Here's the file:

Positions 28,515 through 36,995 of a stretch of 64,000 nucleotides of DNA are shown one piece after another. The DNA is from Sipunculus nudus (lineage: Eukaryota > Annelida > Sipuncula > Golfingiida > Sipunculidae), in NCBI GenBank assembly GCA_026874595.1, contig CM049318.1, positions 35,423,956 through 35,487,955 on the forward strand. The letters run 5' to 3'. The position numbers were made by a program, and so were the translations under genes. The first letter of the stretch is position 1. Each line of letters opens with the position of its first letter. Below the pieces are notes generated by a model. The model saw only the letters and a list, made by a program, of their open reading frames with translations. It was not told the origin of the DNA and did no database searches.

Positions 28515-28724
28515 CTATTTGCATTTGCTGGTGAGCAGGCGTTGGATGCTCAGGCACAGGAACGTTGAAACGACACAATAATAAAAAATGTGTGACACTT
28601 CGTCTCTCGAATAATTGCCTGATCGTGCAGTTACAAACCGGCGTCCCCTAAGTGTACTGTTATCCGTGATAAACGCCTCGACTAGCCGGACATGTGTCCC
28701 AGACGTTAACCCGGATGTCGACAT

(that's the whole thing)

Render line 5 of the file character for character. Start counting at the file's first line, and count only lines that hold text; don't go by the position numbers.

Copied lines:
28701 AGACGTTAACCCGGATGTCGACAT